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Behind the Glitz - Exploring an Enigma Called Indian Film Industry

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Item Code: NAN714
Author: Someswar Bhowmik
Publisher: Thema Books, Kolkata
Language: English
Edition: 2008
ISBN: 9788186017616
Pages: 125
Cover: Paperback
Other Details 8.5 inch X 5.5 inch
Weight 150 gm
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Back of the Book

In generating craze, creating hype, engendering glamour and promoting extravaganza, the glittering and apparently burgeoning face of the Indian film industry masks an enigma. At the best of times, a chaotic mess of speculative activities, shadowy deals and unabashed profligacy; and at the worst of times, racking of mindlessness, throwing economic logic and business ethics to the winds, it is a highrisk sector, hovering perilously, Between successive periods of boom and recession. An outsider attempting to fathom its mechanism is faced with the inevitability of being consistently denied access to reliable information. The dominant Bombay cinema, masquerading as the Indian cinema, creates an illusion of homogeneity in cinematic representation across language and cultural zones, emerging as the big bully in the Indian context.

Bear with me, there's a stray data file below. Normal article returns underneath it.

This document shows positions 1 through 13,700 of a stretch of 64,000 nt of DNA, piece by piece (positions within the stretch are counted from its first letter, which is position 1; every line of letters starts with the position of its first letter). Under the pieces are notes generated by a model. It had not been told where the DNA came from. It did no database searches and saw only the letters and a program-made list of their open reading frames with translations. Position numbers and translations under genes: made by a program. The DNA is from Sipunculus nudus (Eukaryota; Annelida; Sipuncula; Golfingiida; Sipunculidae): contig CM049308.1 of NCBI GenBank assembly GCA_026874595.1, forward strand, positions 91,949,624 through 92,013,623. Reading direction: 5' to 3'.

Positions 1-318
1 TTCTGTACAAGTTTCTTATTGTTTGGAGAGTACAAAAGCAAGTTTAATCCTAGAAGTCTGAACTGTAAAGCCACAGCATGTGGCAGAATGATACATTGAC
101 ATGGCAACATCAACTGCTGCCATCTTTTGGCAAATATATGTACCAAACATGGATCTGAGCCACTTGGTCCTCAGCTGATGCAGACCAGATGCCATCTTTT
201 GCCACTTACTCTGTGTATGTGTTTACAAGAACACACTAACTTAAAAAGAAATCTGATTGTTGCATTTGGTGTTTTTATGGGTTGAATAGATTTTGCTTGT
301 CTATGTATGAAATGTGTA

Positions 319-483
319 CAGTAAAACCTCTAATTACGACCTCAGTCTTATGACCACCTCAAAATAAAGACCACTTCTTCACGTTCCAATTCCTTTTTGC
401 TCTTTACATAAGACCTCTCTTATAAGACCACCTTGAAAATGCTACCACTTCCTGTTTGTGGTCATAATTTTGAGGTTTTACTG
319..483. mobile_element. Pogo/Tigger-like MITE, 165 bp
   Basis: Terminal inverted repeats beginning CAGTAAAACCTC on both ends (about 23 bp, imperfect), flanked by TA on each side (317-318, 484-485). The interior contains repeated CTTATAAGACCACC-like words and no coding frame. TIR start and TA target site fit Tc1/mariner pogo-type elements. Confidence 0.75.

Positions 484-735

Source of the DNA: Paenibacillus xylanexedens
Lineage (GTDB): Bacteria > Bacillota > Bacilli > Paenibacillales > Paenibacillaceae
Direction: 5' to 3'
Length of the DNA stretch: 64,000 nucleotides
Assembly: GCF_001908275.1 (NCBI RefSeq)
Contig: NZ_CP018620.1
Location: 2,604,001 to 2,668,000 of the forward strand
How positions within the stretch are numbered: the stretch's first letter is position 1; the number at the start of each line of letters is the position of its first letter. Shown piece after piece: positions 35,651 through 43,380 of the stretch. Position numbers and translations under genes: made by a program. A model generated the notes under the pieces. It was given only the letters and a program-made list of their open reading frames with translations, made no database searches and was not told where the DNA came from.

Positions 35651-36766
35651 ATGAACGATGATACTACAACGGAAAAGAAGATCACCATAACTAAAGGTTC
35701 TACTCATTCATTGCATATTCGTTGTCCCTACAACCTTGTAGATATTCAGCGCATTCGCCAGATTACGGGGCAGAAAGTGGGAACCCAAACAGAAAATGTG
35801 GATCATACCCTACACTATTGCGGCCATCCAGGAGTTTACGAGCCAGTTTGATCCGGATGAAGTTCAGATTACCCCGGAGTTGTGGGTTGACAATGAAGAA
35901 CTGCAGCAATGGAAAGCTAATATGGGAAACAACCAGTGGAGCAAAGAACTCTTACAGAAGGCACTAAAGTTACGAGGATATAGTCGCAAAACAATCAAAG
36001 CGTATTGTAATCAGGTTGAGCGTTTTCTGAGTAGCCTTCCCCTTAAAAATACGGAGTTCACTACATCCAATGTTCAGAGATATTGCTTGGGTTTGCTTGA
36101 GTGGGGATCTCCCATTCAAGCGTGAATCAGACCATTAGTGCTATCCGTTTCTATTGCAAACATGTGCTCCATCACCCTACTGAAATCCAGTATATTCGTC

This book offers an analytic historiography, identifying and examining the macro aspects of the phenomenon, in terms of its source of capital, nature f investment, production organization, sale of activities, distribution networks and market forces.

Someswar Bhowmik is Reserach Scientist at the Educational Multimedia Research Centre, St. Xavier’s College, Kolkata. He writes extensively on the sociology of media in India, especially cinema and television. His focus areas are media Industry, freedom of expression and educational media. Besides writing, he produces educational programmes for television.